Top Charts from the Industrials Sector
Only one S&P 500 sector has reached new all-time highs this year, and it’s not home to a single ‘big tech’ stock.
The Industrials surged 11% in June, driven by a broad rally within its diverse membership.
The breakout in Industrials came quickly, but it didn’t come as a surprise. We’ve been highlighting the underlying strength within the sector all year with this chart of the equally weighted sector vs. the equally weighted S&P 500. Strip out the influence of the mega caps, and the Industrials have been outperforming all year.
In fact, the ratio has never been stronger. It just moved past the 2008 all-time highs!
No sector has as many strong performers beneath the surface right now. In our last sector review, we quipped that our biggest question was which breakout stocks to leave out. Alas, we can’t own every stock that’s trending higher. What’s important, though, is that we know stocks as a group are trending higher.
Our job isn’t to decide whether or not we want to buy, but which stocks to buy.
And for us, that question is answered by relative strength. We like stocks that are trending higher and outperforming other stocks. Like Quanta Services.
Quanta just broke out of a 20+ year base relative to the S&P 500.
PWR has had a huge run over the last few years, rising from below $30 a share to more than $200. If you’ve been waiting for a pullback, you haven’t gotten one.
We can’t manage risk for Quanta on a short-term basis, because there aren’t any significant peaks or troughs to manage risk against! But before you say it’s gone too far, too fast, I’ll point out that the stock did nothing for twenty years! It just broke out above its 2000 highs. We blew right past the 161.8% retracement from the huge 2000-2002 selloff, and now we’re eying the next key retracement level at $255.
Speaking of stocks that have gone nowhere for a long time, how about the huge base for Howmet Aerospace? Our target for this one has been $70, which is the initial breakdown area from 2008.
Why else is HWM on our radar? Because it’s showing relative strength. The stock is reversing a two decade downtrend relative to the S&P 500. First it cleared the 200-week moving average, then the downtrend line, and now it’s setting a higher high. That’s all the checkboxes for a new uptrend.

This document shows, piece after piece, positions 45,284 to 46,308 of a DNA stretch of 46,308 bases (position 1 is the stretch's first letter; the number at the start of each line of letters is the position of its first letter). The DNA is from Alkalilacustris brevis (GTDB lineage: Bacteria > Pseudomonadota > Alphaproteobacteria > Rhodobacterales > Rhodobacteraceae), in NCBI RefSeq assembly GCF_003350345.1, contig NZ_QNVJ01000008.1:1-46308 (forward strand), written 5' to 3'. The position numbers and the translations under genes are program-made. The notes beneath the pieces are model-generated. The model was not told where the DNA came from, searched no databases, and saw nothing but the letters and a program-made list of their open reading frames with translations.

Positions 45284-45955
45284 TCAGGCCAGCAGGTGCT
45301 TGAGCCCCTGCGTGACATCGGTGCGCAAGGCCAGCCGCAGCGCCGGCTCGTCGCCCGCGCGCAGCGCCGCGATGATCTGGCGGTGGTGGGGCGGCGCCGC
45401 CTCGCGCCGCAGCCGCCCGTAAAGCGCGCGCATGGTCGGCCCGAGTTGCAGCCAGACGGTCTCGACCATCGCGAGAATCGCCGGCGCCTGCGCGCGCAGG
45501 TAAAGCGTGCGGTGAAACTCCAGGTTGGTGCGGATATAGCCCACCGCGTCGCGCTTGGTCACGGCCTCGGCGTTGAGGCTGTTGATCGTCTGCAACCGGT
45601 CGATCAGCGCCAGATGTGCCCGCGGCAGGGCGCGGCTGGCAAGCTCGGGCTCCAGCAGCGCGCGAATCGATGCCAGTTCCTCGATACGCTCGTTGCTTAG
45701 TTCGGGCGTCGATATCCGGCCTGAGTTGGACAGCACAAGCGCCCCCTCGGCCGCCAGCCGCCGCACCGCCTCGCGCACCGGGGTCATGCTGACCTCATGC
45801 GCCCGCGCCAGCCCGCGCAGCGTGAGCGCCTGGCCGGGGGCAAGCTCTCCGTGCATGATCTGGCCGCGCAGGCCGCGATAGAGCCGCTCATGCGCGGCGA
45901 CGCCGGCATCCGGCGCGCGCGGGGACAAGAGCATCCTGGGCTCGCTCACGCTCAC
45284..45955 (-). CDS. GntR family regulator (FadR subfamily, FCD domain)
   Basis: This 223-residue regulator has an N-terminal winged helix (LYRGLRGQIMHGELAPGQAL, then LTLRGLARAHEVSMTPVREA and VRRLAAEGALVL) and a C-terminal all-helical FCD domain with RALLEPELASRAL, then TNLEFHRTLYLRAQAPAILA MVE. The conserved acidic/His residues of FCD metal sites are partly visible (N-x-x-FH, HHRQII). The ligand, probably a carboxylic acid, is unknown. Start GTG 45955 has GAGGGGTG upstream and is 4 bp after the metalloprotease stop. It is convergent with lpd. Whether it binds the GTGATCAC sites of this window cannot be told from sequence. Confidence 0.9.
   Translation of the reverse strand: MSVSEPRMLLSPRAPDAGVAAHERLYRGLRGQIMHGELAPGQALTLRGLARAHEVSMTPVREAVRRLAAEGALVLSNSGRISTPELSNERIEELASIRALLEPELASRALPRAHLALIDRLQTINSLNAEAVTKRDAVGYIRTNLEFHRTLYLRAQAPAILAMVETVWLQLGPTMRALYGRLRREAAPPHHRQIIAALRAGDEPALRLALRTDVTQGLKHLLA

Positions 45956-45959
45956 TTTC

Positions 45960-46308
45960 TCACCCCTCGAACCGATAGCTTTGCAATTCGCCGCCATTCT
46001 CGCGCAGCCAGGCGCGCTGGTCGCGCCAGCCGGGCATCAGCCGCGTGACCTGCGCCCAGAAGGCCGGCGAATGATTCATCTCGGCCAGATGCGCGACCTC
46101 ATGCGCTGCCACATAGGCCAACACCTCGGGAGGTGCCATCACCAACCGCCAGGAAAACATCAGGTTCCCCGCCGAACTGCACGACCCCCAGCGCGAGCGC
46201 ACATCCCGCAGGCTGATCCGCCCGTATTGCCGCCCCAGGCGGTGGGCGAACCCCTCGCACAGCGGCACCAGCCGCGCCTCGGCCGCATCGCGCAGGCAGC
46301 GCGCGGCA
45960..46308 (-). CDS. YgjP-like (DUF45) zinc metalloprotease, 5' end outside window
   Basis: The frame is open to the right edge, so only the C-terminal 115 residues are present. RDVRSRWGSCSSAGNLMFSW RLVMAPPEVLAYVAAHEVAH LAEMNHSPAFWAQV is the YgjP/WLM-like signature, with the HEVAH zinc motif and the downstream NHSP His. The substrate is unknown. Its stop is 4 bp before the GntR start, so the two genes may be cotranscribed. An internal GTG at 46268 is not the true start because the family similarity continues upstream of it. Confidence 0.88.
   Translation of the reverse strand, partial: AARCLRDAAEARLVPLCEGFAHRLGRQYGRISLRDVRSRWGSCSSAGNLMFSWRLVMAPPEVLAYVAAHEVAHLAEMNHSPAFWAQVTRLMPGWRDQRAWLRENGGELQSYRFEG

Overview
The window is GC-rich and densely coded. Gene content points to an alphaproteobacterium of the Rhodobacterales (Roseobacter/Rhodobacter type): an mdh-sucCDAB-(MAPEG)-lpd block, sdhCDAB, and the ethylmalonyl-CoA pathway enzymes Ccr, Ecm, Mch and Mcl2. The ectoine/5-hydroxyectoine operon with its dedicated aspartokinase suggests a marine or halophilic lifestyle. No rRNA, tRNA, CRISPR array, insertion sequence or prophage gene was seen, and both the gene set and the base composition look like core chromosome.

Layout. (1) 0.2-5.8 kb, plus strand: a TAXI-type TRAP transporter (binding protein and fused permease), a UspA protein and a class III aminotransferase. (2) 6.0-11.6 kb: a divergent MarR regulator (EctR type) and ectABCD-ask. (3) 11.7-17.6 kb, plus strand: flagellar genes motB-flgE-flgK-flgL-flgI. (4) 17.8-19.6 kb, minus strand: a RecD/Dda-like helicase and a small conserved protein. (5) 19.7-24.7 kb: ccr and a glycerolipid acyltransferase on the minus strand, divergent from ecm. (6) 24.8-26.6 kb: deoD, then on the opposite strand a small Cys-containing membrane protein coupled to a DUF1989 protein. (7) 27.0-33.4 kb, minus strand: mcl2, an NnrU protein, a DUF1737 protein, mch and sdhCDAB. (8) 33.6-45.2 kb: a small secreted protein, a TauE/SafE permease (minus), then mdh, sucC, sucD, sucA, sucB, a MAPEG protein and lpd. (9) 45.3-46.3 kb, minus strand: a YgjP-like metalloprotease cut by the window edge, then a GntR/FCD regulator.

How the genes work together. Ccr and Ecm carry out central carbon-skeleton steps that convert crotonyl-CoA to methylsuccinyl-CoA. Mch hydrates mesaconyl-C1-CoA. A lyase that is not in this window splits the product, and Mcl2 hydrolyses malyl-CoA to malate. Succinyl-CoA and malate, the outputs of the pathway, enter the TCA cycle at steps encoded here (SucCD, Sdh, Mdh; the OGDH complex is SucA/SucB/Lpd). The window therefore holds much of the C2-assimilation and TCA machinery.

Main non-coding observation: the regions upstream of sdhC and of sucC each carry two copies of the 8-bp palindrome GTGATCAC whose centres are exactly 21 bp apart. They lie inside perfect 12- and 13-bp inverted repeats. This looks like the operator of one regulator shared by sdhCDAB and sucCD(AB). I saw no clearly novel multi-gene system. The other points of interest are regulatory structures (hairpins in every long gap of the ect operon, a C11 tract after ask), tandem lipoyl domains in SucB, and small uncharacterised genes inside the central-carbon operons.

Sticking with aerospace, Transdigm is nearing our $930, which is the 161.8% retracement from the 2020 decline.
Longer-term, we thing TDG can go all the way to that next retracement level, above $1300. Near-term, though, that $930 level is likely to offer resistance, and it’ll do so at the same time Transdigm is reaching its former peak relative to the S&P 500. We need to see how prices respond to these levels.
In the meantime, check out GE. Have we mentioned how much we love relative strength? It’s setting multi-year highs against the S&P 500 after reversing a huge downtrend.
Midway between support and resistance, we still think GE goes all the way back to the 2017 breakdown level of $145.
Snap-On reversed a long-term relative downtrend of its own, and just hit 6-year highs vs. the S&P 500. If you want to outperform the market, you’ve got to own the stocks that are outperforming the market.
It’s coming out of a multi-year consolidation on an absolute basis, the top end of which was the 161.8% retracement from the 2018-2020 decline. It’s surged over the last month since breaking out to new highs, and we thing it goes above $340.
Speaking of stocks that have surged, how about the rally in Grainger? It won’t get there overnight, but we think Grainger eventually heads to $970, which is the 685.4% retracement from the 2013-2017 decline.
Backing our view is how the stock is performing against the S&P 500. It spent 10 years(!) trying to get back to the relative highs it set in 2012. It failed at those former highs last October, then pushed above them in January, and successfully backtested them in April and May. It may take a few months to digest the recent gains, but structurally, GWW is in a long-term uptrend on both a relative and an absolute basis.
The top-performing industry of late has been the airlines. There are 3 necessary steps in reversing a downtrend: set higher lows, break the downtrend line, then set higher highs. American Airlines broke downtrends no matter how you drew them, and now it’s at new 52-week highs.
There’s still some work to do on a relative basis, but this is starting to look more like a big base than a consolidation within a downtrend. Next step? Set some new highs.